and tone than the other examples I shared, which does show my effort to expand my sources of getting information, and listening to different perspectives to be knowledgeable. Every since I could remember, I’ve always found myself having moments of reflection, even before I knew what reflection was. When I think about reflection, I think about a mirror and what we use them for. When we use a mirror we need to see something, whether it is for styling, guiding, or observation. Because of the mirrors’ “reflection”, we’re able to see things we couldn’t normally see. Just like for me it wasn’t until I took the time to reflect on this process, that things begin to be revealed to me, even as I wrote this very essay. That’s the power of reflection, because in reflection your emotions are balanced, your mind is at rest, and you can get a deeper understanding of how you go about things, if you’re willing to embrace the truth. And the truth for me was I have some seeds of agonism in me, and it been conditioned by my culture, family, relationships, and other experiences. Like mirrors this is why you reflect, so you can present the best you, to make sure you’re taking the right steps, and so you can get a better examination of yourself, which was my objective of this essay. To let you in my reflection process on paper on the subject matters of agonism and “bubble thinking” and see how I changed. I’m embracing change a whole lot more than was before, because through reflection I realized there’s no growth if there’s no change.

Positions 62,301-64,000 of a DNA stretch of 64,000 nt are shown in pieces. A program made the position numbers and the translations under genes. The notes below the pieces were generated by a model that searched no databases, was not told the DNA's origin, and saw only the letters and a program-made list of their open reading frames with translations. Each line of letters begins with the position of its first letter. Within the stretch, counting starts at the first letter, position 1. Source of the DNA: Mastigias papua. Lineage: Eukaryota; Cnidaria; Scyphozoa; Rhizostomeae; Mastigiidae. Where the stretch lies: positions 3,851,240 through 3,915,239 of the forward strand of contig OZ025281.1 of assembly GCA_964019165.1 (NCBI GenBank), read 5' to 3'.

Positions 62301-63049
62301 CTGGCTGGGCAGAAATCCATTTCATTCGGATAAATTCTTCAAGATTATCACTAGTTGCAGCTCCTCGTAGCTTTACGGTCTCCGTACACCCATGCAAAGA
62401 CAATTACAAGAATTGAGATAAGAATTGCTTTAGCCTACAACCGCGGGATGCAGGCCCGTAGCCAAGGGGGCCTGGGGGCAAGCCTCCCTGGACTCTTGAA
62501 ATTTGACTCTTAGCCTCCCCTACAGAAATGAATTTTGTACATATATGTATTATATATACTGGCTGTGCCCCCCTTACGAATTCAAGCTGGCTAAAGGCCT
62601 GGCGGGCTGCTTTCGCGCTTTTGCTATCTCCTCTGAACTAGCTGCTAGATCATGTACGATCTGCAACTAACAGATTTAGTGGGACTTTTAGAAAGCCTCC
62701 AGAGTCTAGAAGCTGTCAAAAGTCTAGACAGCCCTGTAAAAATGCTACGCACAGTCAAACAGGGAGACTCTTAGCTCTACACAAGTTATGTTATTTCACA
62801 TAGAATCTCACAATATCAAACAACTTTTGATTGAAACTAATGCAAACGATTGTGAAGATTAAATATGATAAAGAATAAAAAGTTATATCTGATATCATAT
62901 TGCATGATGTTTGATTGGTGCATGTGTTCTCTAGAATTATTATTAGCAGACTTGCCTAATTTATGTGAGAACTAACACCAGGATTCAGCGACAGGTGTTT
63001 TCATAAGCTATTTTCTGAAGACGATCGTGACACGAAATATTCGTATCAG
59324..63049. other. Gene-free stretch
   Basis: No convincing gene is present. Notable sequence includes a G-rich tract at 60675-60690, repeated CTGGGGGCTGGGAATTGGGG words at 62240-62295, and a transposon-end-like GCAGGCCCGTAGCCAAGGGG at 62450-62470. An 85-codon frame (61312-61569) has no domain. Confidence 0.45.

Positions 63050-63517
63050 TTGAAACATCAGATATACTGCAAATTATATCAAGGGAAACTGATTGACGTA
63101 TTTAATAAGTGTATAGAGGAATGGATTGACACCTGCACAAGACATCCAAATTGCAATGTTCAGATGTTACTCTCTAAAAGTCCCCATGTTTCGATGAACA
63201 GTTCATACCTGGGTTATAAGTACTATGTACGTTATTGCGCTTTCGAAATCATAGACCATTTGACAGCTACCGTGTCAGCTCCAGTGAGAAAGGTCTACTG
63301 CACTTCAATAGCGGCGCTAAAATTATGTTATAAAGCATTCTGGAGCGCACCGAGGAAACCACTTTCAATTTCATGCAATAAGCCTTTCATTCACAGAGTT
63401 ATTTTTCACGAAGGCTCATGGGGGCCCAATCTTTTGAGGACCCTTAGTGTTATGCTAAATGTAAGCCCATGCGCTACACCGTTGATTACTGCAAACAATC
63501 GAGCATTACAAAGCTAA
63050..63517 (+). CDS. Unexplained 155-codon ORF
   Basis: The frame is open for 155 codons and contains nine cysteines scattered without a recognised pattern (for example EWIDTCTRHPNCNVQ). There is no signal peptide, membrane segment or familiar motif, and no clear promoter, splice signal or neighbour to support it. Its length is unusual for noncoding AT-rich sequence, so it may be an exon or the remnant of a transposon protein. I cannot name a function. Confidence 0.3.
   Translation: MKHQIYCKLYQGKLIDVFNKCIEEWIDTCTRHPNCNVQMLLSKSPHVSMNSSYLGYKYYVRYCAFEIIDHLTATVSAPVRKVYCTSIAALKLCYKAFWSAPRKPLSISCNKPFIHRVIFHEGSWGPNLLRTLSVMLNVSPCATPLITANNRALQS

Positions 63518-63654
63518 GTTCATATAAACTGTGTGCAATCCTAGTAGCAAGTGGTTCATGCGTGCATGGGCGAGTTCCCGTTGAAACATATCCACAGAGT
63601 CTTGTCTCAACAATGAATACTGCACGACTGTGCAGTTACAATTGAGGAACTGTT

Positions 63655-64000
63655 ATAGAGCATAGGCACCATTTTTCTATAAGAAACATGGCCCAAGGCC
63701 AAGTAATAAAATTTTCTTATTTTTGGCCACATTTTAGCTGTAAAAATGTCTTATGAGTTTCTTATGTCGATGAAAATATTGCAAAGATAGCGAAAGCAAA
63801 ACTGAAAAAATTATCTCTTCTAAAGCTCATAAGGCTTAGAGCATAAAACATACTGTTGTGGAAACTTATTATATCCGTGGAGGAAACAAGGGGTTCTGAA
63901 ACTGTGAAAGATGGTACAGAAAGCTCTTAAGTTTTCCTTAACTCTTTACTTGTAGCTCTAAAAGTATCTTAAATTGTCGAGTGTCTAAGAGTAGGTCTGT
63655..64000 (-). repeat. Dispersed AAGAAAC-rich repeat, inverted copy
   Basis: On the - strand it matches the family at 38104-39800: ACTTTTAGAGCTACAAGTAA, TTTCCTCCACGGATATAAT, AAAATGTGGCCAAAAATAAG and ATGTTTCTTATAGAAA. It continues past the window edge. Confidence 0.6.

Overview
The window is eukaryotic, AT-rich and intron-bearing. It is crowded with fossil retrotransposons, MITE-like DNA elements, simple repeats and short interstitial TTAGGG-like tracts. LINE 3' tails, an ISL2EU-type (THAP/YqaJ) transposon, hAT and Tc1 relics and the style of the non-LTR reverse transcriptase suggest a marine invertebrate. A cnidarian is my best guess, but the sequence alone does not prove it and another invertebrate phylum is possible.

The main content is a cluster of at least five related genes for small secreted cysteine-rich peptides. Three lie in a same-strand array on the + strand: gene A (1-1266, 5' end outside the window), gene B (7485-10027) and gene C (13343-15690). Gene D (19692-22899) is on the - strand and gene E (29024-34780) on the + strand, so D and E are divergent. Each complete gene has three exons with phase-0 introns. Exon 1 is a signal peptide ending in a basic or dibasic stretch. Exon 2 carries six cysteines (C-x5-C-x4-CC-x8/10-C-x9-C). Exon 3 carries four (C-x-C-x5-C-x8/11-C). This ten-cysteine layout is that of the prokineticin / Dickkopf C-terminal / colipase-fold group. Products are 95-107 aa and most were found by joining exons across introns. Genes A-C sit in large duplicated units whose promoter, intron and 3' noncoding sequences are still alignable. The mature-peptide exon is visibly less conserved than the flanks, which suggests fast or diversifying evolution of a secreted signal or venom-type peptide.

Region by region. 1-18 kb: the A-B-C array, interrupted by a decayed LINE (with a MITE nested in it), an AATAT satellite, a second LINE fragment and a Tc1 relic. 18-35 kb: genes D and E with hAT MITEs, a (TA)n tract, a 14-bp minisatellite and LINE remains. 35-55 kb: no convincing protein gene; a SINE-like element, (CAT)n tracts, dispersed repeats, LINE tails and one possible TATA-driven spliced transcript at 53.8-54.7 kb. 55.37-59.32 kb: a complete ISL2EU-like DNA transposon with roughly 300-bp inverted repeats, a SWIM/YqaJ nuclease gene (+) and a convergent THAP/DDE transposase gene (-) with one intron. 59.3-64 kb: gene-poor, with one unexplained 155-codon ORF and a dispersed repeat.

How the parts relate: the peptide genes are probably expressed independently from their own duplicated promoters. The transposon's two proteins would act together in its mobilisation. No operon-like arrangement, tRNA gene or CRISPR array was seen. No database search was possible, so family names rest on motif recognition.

Works Cited “Rachel Maddow is Ticked Off.” Kos Media LLC ., n.d. Web. Dec. 2012. Morris, Dick. “Romeny Won Second Debate.” Fox News . 17 Oct. 2012. Web. 26 Dec. 2012. Tannen, Deborah. “Agonism in the Academy: Surviving the Argument Culture.” They Say I Say . Matrix Publishing, Print. 2006. Puotinen, Sara. “Agonism, criticism and the trouble with fault finding.” Sara L. Puotinen . 16 Jun. 2010. Web. 26 Dec. 2012.
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- Subject matter, Deborah Tannen, Agonism